Gay troops and veterans joined the fight against the Defense of Marriage Act in court on Thursday by filing new litigation challenging the law on the basis that it precludes service members with same-sex partners from receiving crucial benefits.
Servicemembers Legal Defense Network filed the lawsuit, called McLaughlin v. Panetta, behalf of eight plaintiff couples in the District Court of Massachusetts. In addition to challenging DOMA, the litigation also challenges Title 10, Title 32 and Title 38 of U.S. Code, which prevents the military from providing benefits to the partners of gay troops.
Aubrey Sarvis, SLDN’s executive director, said during a news conference at the National Press Club that troops involved in the lawsuit are “seeking equal recognition, benefits and family support for their same-sex spouses that the services and the Department of Veterans Affairs provides to their straight married peers.”
“The case we are bringing is about one thing, plain and simple,” Sarvis said. “It’s about justice for gay and lesbian service members and their families in our armed forces rendering the same military service, making the same sacrifices and taking the same risks to keep our nation secure at home and abroad.”
Federal law prohibits the U.S. government from providing numerous benefits to gay troops. According to SLDN, among them are health insurance benefits, surviving spouse benefits and the issuance of military identification cards.
The lead plaintiff is Army Maj. Shannon McLaughlin, a judge advocate general who serves in the Massachusetts National Guard as chief of legal assistance and is a judge advocate general. She has served for 13 years and is married to her partner of more than three years, Casey McLaughlin. The two are raising ten-month old twins: Grace and Grant McLaughlin.
“For us, this inequity means that Casey is not eligible for health insurance and is unable to come onto post to make use of facilities services and family support that otherwise would be available if we were of the opposite sex,” Shannon McLaughlin said. “It boils down to this: we’ve been serving our country too long, working too hard and sacrificing too much to see our families denied the same recognition, support and benefits as our straight, married counterparts.”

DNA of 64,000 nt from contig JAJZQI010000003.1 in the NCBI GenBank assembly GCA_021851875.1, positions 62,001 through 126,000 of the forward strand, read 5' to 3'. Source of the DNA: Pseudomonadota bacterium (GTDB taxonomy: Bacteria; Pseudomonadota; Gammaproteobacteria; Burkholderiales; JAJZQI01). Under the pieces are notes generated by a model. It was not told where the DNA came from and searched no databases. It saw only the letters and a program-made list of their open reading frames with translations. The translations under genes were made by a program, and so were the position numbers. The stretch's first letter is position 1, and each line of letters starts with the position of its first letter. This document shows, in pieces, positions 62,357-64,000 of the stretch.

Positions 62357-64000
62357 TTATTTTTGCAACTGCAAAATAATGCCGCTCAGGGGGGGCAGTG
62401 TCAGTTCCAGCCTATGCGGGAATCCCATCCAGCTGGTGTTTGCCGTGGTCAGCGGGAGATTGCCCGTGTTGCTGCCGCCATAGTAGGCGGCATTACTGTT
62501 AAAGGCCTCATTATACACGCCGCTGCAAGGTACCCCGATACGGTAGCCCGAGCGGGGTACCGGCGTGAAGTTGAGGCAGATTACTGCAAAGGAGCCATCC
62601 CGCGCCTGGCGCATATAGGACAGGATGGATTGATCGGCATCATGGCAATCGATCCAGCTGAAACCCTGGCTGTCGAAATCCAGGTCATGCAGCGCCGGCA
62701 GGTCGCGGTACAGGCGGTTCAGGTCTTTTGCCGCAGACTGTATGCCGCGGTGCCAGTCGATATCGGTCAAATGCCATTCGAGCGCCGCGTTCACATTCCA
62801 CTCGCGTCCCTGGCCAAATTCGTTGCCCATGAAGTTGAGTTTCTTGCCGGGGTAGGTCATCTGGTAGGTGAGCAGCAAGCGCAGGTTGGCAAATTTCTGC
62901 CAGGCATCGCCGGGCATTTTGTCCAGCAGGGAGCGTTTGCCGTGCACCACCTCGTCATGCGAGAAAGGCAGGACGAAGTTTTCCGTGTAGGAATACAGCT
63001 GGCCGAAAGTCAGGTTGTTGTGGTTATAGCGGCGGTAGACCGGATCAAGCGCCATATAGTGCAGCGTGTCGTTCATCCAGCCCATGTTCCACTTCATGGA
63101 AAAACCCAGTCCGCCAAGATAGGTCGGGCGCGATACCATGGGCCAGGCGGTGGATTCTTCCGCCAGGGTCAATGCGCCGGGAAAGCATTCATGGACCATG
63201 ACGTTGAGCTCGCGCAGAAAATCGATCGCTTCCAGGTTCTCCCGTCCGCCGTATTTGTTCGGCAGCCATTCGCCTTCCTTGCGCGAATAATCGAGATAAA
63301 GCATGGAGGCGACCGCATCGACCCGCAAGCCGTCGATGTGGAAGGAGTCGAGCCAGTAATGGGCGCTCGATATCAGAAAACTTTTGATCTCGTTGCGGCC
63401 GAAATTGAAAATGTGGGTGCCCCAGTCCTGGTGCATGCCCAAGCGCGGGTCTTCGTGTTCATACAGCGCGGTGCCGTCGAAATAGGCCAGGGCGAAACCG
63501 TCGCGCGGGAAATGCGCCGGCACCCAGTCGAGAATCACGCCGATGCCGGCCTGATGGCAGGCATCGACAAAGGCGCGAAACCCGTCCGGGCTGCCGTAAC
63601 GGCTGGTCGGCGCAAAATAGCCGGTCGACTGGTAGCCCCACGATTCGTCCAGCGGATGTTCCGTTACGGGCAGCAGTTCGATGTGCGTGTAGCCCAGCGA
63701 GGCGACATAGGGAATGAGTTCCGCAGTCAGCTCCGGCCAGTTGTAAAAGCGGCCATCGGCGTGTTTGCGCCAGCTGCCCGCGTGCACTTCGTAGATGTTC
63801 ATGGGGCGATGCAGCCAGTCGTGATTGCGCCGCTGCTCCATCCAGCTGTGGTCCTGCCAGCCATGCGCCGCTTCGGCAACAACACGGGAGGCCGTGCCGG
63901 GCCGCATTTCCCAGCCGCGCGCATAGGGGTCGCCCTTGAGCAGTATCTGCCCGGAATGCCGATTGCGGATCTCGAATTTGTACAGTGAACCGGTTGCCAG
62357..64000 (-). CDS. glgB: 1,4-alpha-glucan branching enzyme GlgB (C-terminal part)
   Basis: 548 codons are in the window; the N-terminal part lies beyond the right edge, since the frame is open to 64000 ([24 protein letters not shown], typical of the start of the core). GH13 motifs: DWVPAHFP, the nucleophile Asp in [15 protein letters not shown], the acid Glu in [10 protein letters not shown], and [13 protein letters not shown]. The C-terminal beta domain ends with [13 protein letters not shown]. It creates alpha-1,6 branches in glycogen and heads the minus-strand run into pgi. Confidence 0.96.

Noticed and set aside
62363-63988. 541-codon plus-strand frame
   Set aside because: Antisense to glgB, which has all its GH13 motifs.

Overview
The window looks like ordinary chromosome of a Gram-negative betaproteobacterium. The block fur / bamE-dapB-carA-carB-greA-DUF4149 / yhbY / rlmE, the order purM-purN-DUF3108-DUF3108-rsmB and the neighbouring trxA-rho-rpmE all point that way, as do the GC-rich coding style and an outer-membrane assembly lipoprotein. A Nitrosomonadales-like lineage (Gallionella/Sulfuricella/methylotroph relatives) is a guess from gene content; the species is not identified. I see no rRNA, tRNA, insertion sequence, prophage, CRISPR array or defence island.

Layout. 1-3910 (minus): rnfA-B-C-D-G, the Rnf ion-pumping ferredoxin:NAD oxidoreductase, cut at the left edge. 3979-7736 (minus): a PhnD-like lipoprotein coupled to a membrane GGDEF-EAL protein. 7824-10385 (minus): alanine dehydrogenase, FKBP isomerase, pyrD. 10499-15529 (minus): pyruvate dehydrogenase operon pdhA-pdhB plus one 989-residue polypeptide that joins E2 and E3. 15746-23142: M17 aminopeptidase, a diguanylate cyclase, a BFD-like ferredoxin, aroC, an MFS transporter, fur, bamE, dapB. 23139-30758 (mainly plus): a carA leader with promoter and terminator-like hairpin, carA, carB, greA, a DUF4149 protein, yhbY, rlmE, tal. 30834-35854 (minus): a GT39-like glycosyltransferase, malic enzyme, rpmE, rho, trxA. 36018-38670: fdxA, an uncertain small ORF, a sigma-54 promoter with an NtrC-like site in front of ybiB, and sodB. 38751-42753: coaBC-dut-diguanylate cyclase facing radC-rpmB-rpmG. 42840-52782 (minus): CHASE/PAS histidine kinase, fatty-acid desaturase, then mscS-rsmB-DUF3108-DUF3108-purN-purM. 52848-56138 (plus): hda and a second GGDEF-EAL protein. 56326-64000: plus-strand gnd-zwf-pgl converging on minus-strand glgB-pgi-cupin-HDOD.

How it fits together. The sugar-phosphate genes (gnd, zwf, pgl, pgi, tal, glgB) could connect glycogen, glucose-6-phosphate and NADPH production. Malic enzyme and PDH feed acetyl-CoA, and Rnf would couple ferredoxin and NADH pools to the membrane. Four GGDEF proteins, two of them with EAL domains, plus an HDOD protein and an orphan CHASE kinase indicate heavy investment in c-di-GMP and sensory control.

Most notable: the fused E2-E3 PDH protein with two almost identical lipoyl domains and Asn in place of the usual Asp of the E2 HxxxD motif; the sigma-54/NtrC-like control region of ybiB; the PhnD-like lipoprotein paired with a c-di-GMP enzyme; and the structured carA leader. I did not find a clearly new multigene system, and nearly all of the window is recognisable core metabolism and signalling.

Another plaintiff is Capt. Stephen Hill, an Army reservist of 18 years who gained notoriety after FOX News played his video question on “Don’t Ask, Don’t Tell” during a Republican presidential debate last month. Hill was booed by the audience, which sparked controversy over why none of the candidates condemned the booing while on stage.
Joshua Snyder, Hill’s spouse, said during the news conference FOX News didn’t play all of Hill’s question and the service member went on to ask about whether the GOP candidates would institute partner benefits for gay troops.
“Those questions went unanswered that night, and they will not be answered by the political process for quite some time,” Snyder said. “So, today, Steve and I have elected to take another route, the judicial route. We believe strongly that DOMA and laws like it ignore our families and treat us less than our [straight] married counterparts. They are an injustice and that’s why we’re here today.”
High-ranking members of the Obama administration are named in the lawsuit: U.S. Attorney General Eric Holder, Defense Secretary Leon Panetta and Secretary of Veterans Affairs Eric Shinseki.
Shin Inouye, a White House spokesperson, deferred comment on the specifics of the litigation to the Justice Department as he reiterated President Obama’s support for legislation to address the issue.
“I would note that the President has long called for a legislative repeal of the so-called Defense of Marriage Act,'” Inouye said. “He is proud to support the Respect for Marriage Act, which would take DOMA off the books once and for all. This legislation would uphold the principle that the federal government should not deny gay and lesbian couples the same rights and legal protections as straight couples.”
The Obama administration has stopped defending DOMA in court, so it’s likely the Justice Department will side with the plaintiffs in this case. Spokespersons for the departments involved in the litigation said the lawsuit remains under review.
Eileen Lainez, a Pentagon spokesperson said, “We will carefully evaluate the complaint and we will consult [the Justice Department.] In the meantime, we will continue to follow the law.”
Tracy Schmaler, a Justice Department spokesperson, said her department is “reviewing the complaint.”